Archive for Wildlife Matters

Wildlife Matters looks at the Humboldt Marten

Posted in Ecology, Humboldt County with tags , on October 24, 2016 by Amy Gustin


This Thursday, October 27, Wildlife Matters looks at the Humboldt Marten.  Once feared extinct, they were recently rediscovered in Six Rivers National Forest and Prairie Creek Redwoods State Park.  They used to be numerous throughout the “fog belt” of coastal old growth Redwoods, Doug-fir and Sitka forests, from Sonoma to the Oregon border. Now they number less than a hundred.  To find out more about these small carnivores of the Mustelid family, tune in to this Thursday, October 27.

Wildlife Matters #9 available to download or stream

Posted in Ecology with tags , , on December 25, 2015 by Amy Gustin

Wildlife Matters episode #9 is now available to download or stream.  In this episode we interview author and independent wildlife biologist Benjamin Kilham.  Ben has studied black bears in the wild, and has raised orphaned bear cubs to release in the wild, for over two decades.  His experiences have given him significant insights into black bear behavior.

Wildlife Matters #9

Wildlife Matters Looks at Black Bears

Posted in Ecology with tags , , on December 21, 2015 by Amy Gustin


The next episode of Wildlife Matters looks at black bears with Benjamin Kilham, author of Among the Bears: Raising Orphan Cubs in the Wild and In the Company of Bears: What Black Bears Have Taught Me about  Intelligence and Intuition.  Ben is an independent wildlife biologist with over two decades experience raising orphan cubs, and observing black bears in the wild.  Ben’s careful observations and aptitude for mental modeling have given him significant insights into black bear behavior. Please tune in on Thursday, December 24 at 5 p.m. to hear our interview with Benjamin Kilham.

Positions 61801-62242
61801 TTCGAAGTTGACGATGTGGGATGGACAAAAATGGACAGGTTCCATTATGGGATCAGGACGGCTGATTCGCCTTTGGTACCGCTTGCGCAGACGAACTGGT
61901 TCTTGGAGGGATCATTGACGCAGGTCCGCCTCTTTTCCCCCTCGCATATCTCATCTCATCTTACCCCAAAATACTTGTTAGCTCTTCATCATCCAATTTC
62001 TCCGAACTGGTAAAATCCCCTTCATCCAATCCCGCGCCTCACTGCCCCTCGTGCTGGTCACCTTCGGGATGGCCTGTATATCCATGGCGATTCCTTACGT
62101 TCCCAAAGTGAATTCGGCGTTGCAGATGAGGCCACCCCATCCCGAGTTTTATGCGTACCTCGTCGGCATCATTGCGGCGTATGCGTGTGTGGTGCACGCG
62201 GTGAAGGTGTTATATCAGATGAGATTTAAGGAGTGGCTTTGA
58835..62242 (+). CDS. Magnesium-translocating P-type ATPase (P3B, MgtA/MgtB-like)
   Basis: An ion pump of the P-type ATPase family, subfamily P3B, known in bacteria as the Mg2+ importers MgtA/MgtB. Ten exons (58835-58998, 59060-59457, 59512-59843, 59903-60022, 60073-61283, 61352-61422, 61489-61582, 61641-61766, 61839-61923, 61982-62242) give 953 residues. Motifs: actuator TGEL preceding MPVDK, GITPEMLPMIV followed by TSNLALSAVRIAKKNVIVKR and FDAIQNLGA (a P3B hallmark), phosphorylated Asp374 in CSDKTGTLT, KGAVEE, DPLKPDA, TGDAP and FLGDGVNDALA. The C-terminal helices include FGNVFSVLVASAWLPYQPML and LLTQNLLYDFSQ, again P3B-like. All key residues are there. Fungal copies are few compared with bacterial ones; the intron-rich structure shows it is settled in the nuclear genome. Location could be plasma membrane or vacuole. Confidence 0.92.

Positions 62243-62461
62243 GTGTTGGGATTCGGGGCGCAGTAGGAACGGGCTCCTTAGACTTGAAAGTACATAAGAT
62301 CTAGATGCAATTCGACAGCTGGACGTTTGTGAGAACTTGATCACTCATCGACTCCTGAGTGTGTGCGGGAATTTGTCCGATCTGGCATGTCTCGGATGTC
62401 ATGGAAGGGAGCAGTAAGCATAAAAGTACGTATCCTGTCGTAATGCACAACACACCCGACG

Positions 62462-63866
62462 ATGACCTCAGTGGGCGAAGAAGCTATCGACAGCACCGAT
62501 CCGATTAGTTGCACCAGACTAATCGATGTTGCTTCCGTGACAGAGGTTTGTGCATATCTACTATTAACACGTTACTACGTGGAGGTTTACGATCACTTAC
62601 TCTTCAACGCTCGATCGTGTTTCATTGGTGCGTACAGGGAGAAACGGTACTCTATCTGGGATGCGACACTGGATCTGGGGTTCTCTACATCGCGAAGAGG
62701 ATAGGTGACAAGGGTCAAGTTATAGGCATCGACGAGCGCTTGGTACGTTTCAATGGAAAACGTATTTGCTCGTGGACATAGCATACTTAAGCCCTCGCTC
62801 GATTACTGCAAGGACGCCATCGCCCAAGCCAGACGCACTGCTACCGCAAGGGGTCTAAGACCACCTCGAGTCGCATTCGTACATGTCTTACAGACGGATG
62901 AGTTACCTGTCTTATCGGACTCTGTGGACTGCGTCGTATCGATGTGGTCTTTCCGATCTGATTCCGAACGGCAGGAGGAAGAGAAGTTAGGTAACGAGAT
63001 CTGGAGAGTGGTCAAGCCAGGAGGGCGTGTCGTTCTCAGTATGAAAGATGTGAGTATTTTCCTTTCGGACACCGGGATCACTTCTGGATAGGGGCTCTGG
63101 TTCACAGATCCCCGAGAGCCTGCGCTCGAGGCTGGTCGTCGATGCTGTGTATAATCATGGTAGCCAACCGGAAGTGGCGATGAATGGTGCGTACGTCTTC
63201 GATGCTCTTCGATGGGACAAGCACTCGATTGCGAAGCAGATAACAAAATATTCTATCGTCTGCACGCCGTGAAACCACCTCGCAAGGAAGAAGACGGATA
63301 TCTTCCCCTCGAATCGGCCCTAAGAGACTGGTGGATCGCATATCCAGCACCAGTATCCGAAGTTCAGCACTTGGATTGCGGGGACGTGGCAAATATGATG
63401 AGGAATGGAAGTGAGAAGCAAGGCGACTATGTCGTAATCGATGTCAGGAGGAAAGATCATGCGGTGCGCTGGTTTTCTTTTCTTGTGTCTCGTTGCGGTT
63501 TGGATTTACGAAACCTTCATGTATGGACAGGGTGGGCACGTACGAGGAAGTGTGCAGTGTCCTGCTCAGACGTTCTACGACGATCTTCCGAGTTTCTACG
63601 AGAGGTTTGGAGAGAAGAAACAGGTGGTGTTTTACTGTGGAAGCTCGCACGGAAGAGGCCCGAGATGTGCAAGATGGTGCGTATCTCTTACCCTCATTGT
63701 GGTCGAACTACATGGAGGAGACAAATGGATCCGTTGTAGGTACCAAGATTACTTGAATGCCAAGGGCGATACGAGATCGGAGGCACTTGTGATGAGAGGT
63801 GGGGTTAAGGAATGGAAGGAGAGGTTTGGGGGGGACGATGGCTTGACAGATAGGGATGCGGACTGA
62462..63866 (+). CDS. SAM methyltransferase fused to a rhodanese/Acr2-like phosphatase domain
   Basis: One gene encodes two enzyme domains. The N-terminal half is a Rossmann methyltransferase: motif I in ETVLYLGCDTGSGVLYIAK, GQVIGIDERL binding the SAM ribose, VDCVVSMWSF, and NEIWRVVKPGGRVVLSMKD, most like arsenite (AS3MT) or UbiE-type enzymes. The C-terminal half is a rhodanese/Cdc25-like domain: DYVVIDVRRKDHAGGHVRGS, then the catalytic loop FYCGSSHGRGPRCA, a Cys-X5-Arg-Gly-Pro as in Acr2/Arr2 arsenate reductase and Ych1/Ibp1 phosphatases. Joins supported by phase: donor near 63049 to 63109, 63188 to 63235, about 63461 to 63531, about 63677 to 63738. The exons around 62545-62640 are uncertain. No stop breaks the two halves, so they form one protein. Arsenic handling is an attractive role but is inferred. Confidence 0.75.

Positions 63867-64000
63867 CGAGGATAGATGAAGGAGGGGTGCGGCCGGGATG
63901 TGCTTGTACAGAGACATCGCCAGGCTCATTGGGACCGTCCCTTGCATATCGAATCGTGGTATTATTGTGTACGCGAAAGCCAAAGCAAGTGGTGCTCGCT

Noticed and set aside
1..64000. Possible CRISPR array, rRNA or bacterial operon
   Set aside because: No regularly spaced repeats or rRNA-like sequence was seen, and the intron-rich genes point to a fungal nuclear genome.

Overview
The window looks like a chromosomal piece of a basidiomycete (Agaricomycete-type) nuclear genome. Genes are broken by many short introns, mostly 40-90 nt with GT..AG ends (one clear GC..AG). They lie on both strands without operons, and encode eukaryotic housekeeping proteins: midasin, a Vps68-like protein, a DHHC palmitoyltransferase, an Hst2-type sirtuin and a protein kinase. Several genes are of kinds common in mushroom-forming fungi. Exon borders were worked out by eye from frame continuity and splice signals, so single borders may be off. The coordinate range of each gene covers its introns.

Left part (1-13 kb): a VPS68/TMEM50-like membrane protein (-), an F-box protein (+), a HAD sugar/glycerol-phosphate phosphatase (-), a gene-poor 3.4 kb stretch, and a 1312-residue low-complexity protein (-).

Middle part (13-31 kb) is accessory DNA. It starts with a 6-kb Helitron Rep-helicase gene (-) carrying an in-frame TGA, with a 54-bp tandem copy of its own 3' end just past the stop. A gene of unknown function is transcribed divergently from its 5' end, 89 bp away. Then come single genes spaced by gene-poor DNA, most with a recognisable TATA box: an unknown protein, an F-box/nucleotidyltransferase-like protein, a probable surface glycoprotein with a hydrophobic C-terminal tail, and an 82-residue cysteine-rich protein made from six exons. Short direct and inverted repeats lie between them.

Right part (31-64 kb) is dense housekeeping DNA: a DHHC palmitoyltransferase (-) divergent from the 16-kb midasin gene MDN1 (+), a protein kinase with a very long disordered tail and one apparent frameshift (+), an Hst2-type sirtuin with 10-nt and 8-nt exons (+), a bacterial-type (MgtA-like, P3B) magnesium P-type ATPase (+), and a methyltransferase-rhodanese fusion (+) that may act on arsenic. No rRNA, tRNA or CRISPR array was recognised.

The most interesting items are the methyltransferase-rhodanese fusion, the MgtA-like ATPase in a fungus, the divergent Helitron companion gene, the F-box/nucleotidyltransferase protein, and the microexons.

Wildlife Matters #8 available to download or stream

Posted in Ecology, Humboldt County, Media with tags , , , on October 26, 2015 by Amy Gustin

In Wildlife Matters #8, hosts John Hardin and Amy Gustin talk to Cristina Eisenberg about wolves and wolf ecology. Cristina Eisenberg is lead scientist at the Earthwatch Institute, and author of The Wolf’s Tooth: Keystone Predators Trophic Cascades, and Biodiversity and The Carnivore Way: Coexisting with and Conserving America’s Predators.  Wildlife Matters #8

Wildlife Matters talks to Cristina Eisenberg about Wolves

Posted in Ecology, Humboldt County, Media with tags , , , on October 19, 2015 by Amy Gustin


Wolves are back in California!  The discovery of the Shasta Pack in Siskiyou County heralds an opportunity for California to experience the ecological benefits of the presence of wolves.  To learn about wolf ecology, tune in to Wildlife Matters on Thursday, October 22, at 5 p.m. on KMUD 99.1 FM.  Hosts Amy Gustin and John Hardin talk to Cristina Eisenberg, lead scientist for the Earthwatch Institute, and author of The Carnivore Way: Coexisting with and Conserving America’s Predators, and The Wolf’s Tooth: Keystone Predators, Trophic Cascades, and Biodiversity.  We will learn how the presence of wolves in an ecosystem increases biodiversity, but only if we allow them to exist in sufficient numbers.